Looking back to that night, Michael Rodriguez still has trouble believing the situation he faced when he was stocking shelves overnight at the Sam's Club in Corpus Christi, Texas.
It was 3 a.m., Rodriguez recalled, some heavy machinery had just crushed his ankle, and he had no idea how he would get to the hospital.
The Sam's Club, a Wal-Mart subsidiary, had locked its overnight workers in, as it always did, to keep robbers out and, as some managers say, to prevent employee theft. As usual, there was no manager with a key to let Rodriguez out. The fire exit, he said, was hardly an option - management had drummed into the overnight workers that if they ever used that exit for anything but a fire, they would lose their jobs.
"My ankle was crushed," Rodriguez said. "I was yelling and running around like a hurt dog that had been hit by a car. Another worker made some phone calls to reach a manager, and it took an hour for someone to get there and unlock the door."
The reason for Rodriguez's delayed trip to the hospital was a little-known Wal-Mart policy: the lock-in. For more than 15 years, Wal-Mart Stores Inc., the world's largest retailer, has locked in overnight employees at some of its Wal-Mart and Sam's Club stores. It is a policy that many employees say has created disconcerting situations, as when a worker in Indiana suffered a heart attack, when hurricanes hit in Florida and when workers' wives have gone into labor.
"You could be bleeding to death, and they'll have you locked in," Rodriguez said. "Being locked in in an emergency like that, that's not right."
Mona Williams, Wal-Mart's vice president for communications, said the company used lock-ins to protect stores and employees in high-crime areas. She said Wal-Mart locked in workers - the company calls them associates - at 10 percent of its stores, a percentage that has declined as Wal-Mart has opened more 24-hour stores.
Williams said Wal-Mart, with 1.2 million employees in its 3,500 stores nationwide, had recently altered its policy to ensure that every overnight shift at every store has a night manager with a key to let workers out in emergencies.
"Wal-Mart secures these stores just as any other business does that has employees working overnight," Williams said. "Doors are locked to protect associates and the store from intruders. Fire doors are always accessible for safety, and there will always be at least one manager in the store with a set of keys to unlock the doors."
Retailing experts and Wal-Mart's competitors said the company's lock-in policy was highly unusual. Officials at Kmart, Sears, Toys "R" Us, Home Depot and Costco said they did not lock in workers.
Retail industry experts also questioned the policy. "It's clearly cause for concern," said Burt Flickinger, who runs a retail consulting company. "Locking in workers, that's more of a 19th-century practice than a 20th-century one."
Several Wal-Mart employees said that as recently as a few months ago, they had been locked in on some nights without a manager who had a key. Robert Schuster said that until October, when he left his job at a Sam's Club in Colorado Springs, Colo., workers were locked in every night, and on Friday and Saturday nights there was no one there with a key. One night, he recalled, a worker had been throwing up violently, and no one had a store key to let him out.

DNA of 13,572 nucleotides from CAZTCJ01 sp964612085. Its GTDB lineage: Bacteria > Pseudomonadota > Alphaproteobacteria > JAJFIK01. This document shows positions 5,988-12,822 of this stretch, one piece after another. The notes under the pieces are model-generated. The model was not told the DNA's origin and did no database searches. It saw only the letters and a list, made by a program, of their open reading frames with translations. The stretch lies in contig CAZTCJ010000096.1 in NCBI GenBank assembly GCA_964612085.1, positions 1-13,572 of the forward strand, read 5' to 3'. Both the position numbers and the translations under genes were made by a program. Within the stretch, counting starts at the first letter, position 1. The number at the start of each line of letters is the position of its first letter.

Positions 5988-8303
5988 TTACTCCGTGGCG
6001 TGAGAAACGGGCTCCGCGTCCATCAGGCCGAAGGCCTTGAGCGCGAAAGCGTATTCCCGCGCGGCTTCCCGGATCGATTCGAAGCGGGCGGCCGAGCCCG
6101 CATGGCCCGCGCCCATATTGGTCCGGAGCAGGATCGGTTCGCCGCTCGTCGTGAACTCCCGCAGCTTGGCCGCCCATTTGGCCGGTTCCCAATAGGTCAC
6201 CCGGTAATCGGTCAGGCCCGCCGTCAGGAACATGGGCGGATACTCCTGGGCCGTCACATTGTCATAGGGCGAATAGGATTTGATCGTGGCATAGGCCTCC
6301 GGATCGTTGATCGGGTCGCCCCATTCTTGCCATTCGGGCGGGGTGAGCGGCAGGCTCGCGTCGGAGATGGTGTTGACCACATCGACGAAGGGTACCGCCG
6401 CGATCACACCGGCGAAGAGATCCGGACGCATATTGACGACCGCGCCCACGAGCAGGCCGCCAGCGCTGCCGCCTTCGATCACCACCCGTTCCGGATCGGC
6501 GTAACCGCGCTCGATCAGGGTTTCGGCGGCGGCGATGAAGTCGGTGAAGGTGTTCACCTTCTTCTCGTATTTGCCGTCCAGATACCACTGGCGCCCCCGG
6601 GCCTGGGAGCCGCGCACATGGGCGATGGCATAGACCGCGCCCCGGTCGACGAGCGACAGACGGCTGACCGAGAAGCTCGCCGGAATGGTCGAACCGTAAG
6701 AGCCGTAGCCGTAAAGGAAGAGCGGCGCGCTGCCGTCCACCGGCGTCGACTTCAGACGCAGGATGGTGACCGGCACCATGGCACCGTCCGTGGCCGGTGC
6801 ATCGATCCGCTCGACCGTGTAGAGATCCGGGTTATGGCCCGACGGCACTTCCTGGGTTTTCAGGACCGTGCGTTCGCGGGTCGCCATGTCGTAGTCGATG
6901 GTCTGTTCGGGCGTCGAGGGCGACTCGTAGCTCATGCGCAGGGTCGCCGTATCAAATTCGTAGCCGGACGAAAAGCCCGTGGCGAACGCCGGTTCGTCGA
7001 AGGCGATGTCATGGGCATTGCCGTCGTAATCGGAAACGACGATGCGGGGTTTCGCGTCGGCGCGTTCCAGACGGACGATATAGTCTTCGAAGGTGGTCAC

"They told us it's a big fine for the company if we go out the fire door and there's no fire," Schuster said. "They gave us a big lecture that if we go out that door, you better make sure it's an emergency like the place going up on fire."
Augustine Herrera, who worked at the Colorado Springs store for nine years, disputed the company's assertion that it locked workers in stores in only high-crime areas. "The store is in a perfectly safe area," Herrera said.
Several employees said Wal-Mart began making sure that there was someone with a key seven nights a week at the Colorado Springs store and other stores starting Jan. 1, shortly after The New York Times began making inquiries about employees' being locked in.
The main reason that Wal-Mart and Sam's stores lock in workers, several former store managers said, was not to protect employees but to stop "shrinkage" - theft by employees and outsiders.
Tom Lewis, who managed four Sam's Clubs in Texas and Tennessee, said: "It's to prevent shrinkage. Wal-Mart is like any other company. They're concerned about the bottom line, and the bottom line is affected by shrinkage in the store."
Another reason for lock-ins, he said, was to increase efficiency - workers could not sneak outside to smoke a cigarette or make a quick trip home.
Rodriguez acknowledged that the obvious thing to have done after breaking his ankle was to leave by the fire door, but he and two dozen other Wal-Mart and Sam's Club workers said they had repeatedly been warned never to do that unless there was a fire. Leaving for any other reason, they said, could jeopardize the jobs of the offending employee and the night supervisor.
Regarding Rodriguez, Williams said, "He was clearly capable of walking out a fire door anytime during the night."
She added: "We tell associates that common sense has to prevail. Fire doors are for emergencies, and by all means use them if you have emergencies. We have no way of knowing what any individual manager said to an associate."